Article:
Jena Nardella was a passionate student fixated on helping those who needed it most, when a microbiology class covering the effects of HIV/AIDS motivated her to switch gears and focus on political studies. “I realized that the virus can attack [… ] the weakest members of our society: women, the poor, and many people in sub-Saharan Africa,” she says. She decided then and there to focus her life on learning everything she could about the disease in order to fight the epidemic. Later, Nardella had a chance encounter with Nashville-based Christian rock band Jars of Clay at a conference. She heard the band members speak about an interest in starting a nonprofit organization that would help provide clean water to villages in Africa—visits to the continent had taught them about the inseparable link between clean water and non-HIV-infected (clean) blood. Nardella was inspired to write a 25-page proposal that would make their organization a reality. In 2004, six months and many conversations with the band later, she graduated, moved to Nashville, and Blood:Water Mission was born. Today, B:WM has raised $20 million and now has 15 full-time staff members as well as an office in East Africa; their mission is to empower communities to work against the HIV/AIDS and water crises in sub-Saharan Africa and has provided water for more than 700,000 African villagers with its completed “1,000 Wells Project.”
To learn more about Jena Nardella and Blood:Water Mission, go to bloodwatermission.com.
Founder and Executive Director, Amazima Ministries International
Katie Davis left home, family, and what she calls her “normal” life in Brentwood to move to Uganda where she proceeded to adopt several children while volunteering at an orphanage in a vulnerable community halfway around the world. In 2006, she followed a calling and traveled to Uganda for a three-week volunteer trip during her senior year of high school. There, she met a pastor in Jinja who was opening a kindergarten and asked her to return and teach—a path she’d never considered but suddenly felt compelled to do since it would allow her to return to the people who had, she says, “inched their way into my heart.” Davis decided to postpone college and return for a year; in 2008, she made one more trip, settling for good in the Masese community where she founded Amazima Ministries, an organization that connects sponsors from across the world with the village’s orphaned children to provide food, education, and Bible study. Through Amazima, Davis is helping about 600 children annually; for $300 per year, a child receives education, three meals per day, school supplies, and uniforms. Meanwhile, she is mothering and mentoring her own children, whom she is currently fostering until she can officially adopt them when she turns 25.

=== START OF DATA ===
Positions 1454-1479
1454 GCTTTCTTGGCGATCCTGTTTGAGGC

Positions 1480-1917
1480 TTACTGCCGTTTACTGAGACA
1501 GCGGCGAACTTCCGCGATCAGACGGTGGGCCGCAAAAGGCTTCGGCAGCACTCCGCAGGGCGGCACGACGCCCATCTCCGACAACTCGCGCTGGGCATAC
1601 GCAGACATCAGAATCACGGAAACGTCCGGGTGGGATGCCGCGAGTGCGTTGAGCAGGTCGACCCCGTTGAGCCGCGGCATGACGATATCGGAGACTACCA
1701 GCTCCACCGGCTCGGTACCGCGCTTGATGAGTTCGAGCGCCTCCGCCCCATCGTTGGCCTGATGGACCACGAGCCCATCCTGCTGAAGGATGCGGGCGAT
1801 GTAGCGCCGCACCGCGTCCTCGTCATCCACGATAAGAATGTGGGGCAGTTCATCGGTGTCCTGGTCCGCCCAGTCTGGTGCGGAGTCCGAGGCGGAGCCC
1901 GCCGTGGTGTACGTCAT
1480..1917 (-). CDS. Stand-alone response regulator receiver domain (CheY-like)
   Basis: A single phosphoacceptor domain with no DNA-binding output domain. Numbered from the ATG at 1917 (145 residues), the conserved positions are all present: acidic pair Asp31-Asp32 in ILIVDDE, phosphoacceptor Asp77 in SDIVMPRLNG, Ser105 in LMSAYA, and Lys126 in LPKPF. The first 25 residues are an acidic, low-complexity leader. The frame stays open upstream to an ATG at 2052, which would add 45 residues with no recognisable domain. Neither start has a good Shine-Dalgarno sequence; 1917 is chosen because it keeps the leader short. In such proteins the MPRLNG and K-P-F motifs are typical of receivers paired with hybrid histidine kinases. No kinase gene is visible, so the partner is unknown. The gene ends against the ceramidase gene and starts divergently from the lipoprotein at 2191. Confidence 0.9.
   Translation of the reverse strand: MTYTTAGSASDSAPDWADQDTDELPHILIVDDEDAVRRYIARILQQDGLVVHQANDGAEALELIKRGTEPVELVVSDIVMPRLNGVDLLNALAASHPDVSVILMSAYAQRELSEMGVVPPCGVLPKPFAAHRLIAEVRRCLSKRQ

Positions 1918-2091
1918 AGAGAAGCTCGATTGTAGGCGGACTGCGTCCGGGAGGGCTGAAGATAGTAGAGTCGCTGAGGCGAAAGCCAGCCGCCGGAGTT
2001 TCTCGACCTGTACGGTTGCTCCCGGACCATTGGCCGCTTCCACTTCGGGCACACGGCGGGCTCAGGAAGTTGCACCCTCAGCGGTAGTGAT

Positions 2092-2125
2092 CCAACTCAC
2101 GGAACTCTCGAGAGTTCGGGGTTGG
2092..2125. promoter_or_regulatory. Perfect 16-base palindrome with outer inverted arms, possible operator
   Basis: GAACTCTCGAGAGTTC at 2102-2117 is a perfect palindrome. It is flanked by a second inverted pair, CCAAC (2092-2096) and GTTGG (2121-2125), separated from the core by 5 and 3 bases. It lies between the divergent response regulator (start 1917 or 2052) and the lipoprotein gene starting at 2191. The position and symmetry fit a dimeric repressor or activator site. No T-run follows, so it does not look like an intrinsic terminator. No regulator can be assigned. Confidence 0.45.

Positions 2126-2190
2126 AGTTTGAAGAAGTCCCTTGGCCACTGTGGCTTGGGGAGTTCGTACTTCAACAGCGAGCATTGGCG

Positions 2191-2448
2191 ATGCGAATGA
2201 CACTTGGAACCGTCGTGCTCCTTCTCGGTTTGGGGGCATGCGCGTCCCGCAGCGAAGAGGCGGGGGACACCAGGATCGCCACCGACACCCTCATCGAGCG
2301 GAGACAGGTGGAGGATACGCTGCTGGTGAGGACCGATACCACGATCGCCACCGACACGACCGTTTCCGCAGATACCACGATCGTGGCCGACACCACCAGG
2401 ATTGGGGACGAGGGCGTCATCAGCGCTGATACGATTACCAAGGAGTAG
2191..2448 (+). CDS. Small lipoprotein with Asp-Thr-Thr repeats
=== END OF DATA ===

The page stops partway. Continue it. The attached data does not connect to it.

Just named Glamour Magazines 2012 Readers Choice Woman of the Year!
To learn more about Katie Davis and Amazima Ministries, go to amazima.org.
Patrick Woodyard, Founder & CEO
Nick Meyer, VP Business Development
Zoe Cleary, VP Design and Product Development
Patrick Woodyard, Nick Meyer, and Zoe Cleary are the team behind Nisolo, a social enterprise that brings high quality, handmade Peruvian leather shoes to the American retail market. But these three didn’t set out to start their own shoe company; rather, they’re working to connect a group of highly skilled artisans from a poverty-stricken section of South America to a fashion-savvy, high-demand retail market—and they’re empowering a community in the process. “The key is empowerment: helping people help themselves,” says Woodyard who says Nisolo now employs about 30 shoemakers who have increased their production six times over and are now receiving much higher profit margins. But most importantly, these artisans have gained the dignity of steady employment.
And none of this would be working if it weren’t for the shoes themselves. The cause is all well and good, says Meyer, but “you can’t have a sustainable business without a good product.” With Cleary’s expertise in fashion and production influencing the artisan’s designs, they’ve created a footwear line that hits a perfect balance of classic style and pure comfort, including suede mini-wedge ballet flats, delicate, leather-thong sandals, and ankle-high lace-up chukkas. “It’s about being a global citizen – we want to contribute to a change in our culture that helps everyone understand that we’re not alone,” says Woodyard. (Roughly translated, “nisolo” means “none of us are alone.”)
To learn more about Nisolo, go to nisoloshoes.com.